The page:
By TIM GOODWIN
For the last three years, the stress for Ellen Groh has been noticeable – at least when the idea of cold weather got brought up.
Since the cold-weather shelters, housed at South and First Congregational Churches, closed up shop, it was a constant worry for Groh, executive director of the Concord Coalition to End Homelessness, as to how the city’s homeless would make it through those brutally cold winter nights.
Luckily, the Friends Program and St. Peter’s Church had stepped up to help since, but without a permanent solution, it was like a scene out of Groundhog Day each and every year.
“It was stressful for everyone,” Groh said.
But that has all changed thanks to the new permanent emergency winter shelter that is nearing completion.
So instead of meetings and discussions trying to figure out what to do for the upcoming winter, the coalition can actually focus on its mission – to end homelessness.
“It wasn’t part of the coalition’s plan, to make a permanent shelter,” said coalition board member Greg Lessard.
But before turning the page and going all out on the ultimate goal, the coalition wants to let loose a little. Not only is the winter shelter nearing completion, but the coalition is marking 10 years of existence in 2018. A perfect reason to celebrate.
On May 23 (next Wednesday), the coalition is hosting a free community event at the Concord Homeless Resource Center, 238 N. Main St.
The event begins at 5 p.m. when the Concord Food Co-op Cafe fires up the grill and offers complimentary hot dogs (including vegan and vegetarian options) with all the fixings, chips and a beverage. So already you have a good reason to attend.
But in all seriousness, the real reason you want to go is to support the coalition and its mission. The program begins with brief remarks at 5:45 p.m. by Groh and Mayor Jim Bouley, followed by the ceremonial ribbon-cutting at 6.
“That shelter was funded and made possible by the community,” Lessard said.
There will be a long list of folks to thank, including Jonathan Halle of Warren Street Architects and Gary Chicoine Construction, both of whom are doing work for cost. And many more.
“Trying to save every penny that we can,” Groh said.
While the shelter won’t be 100 percent complete, it will be close enough for the celebration. Plus, they have a couple months to cross off items on the punch list, like installing the bunks and bins – both of which they’re still fundraising to purchase.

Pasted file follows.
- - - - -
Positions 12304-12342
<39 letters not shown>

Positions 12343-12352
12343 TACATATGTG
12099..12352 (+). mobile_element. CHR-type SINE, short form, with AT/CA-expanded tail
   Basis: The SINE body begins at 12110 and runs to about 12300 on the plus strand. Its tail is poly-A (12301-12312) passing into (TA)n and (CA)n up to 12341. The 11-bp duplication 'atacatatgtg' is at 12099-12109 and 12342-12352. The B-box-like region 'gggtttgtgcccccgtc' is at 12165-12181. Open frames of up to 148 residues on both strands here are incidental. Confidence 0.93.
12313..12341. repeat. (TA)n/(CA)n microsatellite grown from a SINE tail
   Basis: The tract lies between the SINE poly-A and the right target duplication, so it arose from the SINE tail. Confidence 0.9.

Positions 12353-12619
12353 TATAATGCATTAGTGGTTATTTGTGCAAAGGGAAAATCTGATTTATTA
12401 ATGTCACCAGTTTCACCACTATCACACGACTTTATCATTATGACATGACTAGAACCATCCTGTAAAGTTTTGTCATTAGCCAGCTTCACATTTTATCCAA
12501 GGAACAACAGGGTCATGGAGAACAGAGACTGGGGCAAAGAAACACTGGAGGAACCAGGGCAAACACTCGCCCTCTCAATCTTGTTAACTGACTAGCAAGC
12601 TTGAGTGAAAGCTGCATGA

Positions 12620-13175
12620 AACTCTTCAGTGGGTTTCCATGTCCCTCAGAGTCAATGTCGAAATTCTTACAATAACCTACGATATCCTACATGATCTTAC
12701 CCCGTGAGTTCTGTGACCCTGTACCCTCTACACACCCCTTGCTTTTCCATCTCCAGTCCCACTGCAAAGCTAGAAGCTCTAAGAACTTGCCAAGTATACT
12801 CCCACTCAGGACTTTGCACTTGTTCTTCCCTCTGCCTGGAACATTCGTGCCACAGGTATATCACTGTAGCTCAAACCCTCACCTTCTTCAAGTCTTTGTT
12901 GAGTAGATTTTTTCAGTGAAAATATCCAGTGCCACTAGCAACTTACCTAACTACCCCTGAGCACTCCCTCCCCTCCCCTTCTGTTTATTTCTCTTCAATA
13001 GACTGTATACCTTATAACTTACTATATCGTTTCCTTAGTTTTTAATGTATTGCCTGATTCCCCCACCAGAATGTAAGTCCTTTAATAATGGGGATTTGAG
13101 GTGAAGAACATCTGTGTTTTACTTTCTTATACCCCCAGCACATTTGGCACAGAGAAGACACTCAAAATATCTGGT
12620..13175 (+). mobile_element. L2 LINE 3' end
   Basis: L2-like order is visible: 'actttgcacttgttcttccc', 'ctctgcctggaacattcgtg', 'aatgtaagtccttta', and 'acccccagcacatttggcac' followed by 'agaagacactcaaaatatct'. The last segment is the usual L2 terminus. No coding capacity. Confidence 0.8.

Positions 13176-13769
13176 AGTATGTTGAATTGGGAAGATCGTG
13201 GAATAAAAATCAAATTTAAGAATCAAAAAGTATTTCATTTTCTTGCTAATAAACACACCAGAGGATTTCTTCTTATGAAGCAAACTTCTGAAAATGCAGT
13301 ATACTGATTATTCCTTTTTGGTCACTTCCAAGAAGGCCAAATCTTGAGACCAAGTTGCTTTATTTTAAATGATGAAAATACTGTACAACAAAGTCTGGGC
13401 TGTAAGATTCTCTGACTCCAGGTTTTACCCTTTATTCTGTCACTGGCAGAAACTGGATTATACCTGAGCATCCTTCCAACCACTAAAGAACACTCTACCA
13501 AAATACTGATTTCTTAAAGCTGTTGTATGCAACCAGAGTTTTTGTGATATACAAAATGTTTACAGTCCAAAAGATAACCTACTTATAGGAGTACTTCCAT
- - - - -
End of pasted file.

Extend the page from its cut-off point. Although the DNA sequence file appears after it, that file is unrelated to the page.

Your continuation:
“This was a long time coming for this community,” Lessard said.
The original goal was to be done in January, but it didn’t make sense to swap the entire operation during the middle of winter.
“As soon as we made that decision, we took the foot off the gas,” Groh said.
At the end of the ceremony, community members are invited to take informal tours of the new shelter and the resource center, which provides assistance to 40 to 45 people per day.
The shelter is as basic as it comes. It’s one wide open room big enough to accommodate up to 40 people, along with bathrooms and an office with shelves to house belongings.
“It’s an extremely efficient use of space,” Groh said. “There’s not an inch wasted.”
The shelter will likely open in mid-December, but let’s enjoy the summer months before the new digs are needed for the homeless community – one that the coalition is working to eliminate.
“It’s necessary and vital, but it’s not the answer,” Groh said. “Shelters are just a bandaid and not a permanent solution.”
There is no parking available at the resource center. Parking is available nearby on Franklin Street, at St. Peter’s Church on North State Street and at First Congregational Church. For those with difficulty walking, the coalition has permission to drop people off at Friendly’s, across the street from the resource center, but attendees are asked not to park there. Please do not park, or drop people off, at the Concord Mart and the Concord Car Care directly next door. Concord police will be providing a crossing area at Friendly’s.
For more information, visit concordhomeless.org.